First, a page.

On the days when the leaves are dry and brittle, it is pleasurable to rake if my husband and I show up with the right attitude. But adding one little change to the environment, like a whipping wind for instance, our attitude shifts very quickly, giving just the right spark to light our short fuses. I hear Mother Nature’s silent laugh as the wind continues to howl, causing the tarp not to want to be placed on the ground and the leaves to exit quickly from where they were placed. Of course, this stressful situtation forces us to speak to each other in flamboyant language, bringing unexpected color and excited gestures to the experience. These words cause a rift to rise between us, completely changing the festive tone of the event from delight to dread.
Aside from the wind whipping issue, our own ideas of how to appreciate this particular holiday to its fullest potential often cloud our pleasure. Take this common scenario: my husband wants to lug the leaf-filled tarp one way, and I want to go another way and I wonder aloud in a sharp and fiery tone, “Why are you going thatway?” This ignites some anger and makes my husband, the lead person on the tarp, to walk faster, thus pulling the tarp in such a manner that I lose my grip on the tarp. Leaves tumble out, creating another pile needing to be raked and extending the anger jamboree.
Another common issue is that my husband walks faster than me, so I can’t keep up, and I literally have to run with the tarp in hand to the curb without tripping. As you can imagine, I do trip, and more colorful words ensue between the two of us as leaves continue to tumble out of the tarp.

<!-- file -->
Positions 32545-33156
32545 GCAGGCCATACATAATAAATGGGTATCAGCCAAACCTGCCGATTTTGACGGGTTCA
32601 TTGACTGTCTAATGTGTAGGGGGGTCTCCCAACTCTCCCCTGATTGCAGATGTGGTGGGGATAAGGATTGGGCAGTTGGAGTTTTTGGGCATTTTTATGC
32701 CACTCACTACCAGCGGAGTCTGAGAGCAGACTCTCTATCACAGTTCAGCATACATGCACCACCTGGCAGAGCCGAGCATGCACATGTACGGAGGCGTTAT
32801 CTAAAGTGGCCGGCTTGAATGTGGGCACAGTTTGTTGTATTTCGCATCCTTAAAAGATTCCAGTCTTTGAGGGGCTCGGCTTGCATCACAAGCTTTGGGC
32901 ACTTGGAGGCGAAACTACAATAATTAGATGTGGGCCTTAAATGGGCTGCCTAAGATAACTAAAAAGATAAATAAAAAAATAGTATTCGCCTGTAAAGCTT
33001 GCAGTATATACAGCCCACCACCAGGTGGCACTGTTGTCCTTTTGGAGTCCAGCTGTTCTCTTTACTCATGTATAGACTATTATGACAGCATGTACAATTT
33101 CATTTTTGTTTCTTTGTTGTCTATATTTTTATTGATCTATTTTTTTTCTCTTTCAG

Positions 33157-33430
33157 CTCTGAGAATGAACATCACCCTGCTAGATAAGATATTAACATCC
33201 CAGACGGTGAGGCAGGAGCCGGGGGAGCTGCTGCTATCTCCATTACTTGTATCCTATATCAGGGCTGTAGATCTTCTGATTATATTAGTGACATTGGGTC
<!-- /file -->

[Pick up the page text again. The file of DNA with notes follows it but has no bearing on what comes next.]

Pace also impacts our raking. Typically, my husband rakes more quickly and thoroughly than I do. And because of this, we are often in competition with each other to get the leaves done our own way. I’d rather take lighter trips with the tarp to the curb whereas my husband would rather fill it so it weighs as much as a blue whale and then drag me behind, tripping and cursing. Clearly, our pace and viewpoints are no match for the glory in leaf raking.
Then the blower or rakes get misplaced, seemingly miles away from the actual leaves, making it more tiresome to retrieve these items after each turn-over of the tarp. Or one wants to use the blower instead of the rake, or both of us want the blower, and the other is putting the tarp too far away from the leaf pile or heaven forbid, ON TOP OF some leaves! The emotions overflow for hours during this holiday affair, and we are both are thankful once the nightmare of leaf raking is finally over.
The tools are slowly returned to the garage, and the merriment is over until next year. The yard still has leaves that have been missed and will have to wait until spring, because by this point, I don’t really care if every leaf hasn’t made it to the curb. I just want to sit down and watch the 5o0 football games we missed.
Have you ever tried to wash and wax your kitchen floor in 90-degree heat? Most logically-thinking people would say, “Of course not! The floor will never dry!” Most people wait for cooler temperatures to wash and wax floors, since high temperatures directly impact how easily and quickly the task can be done.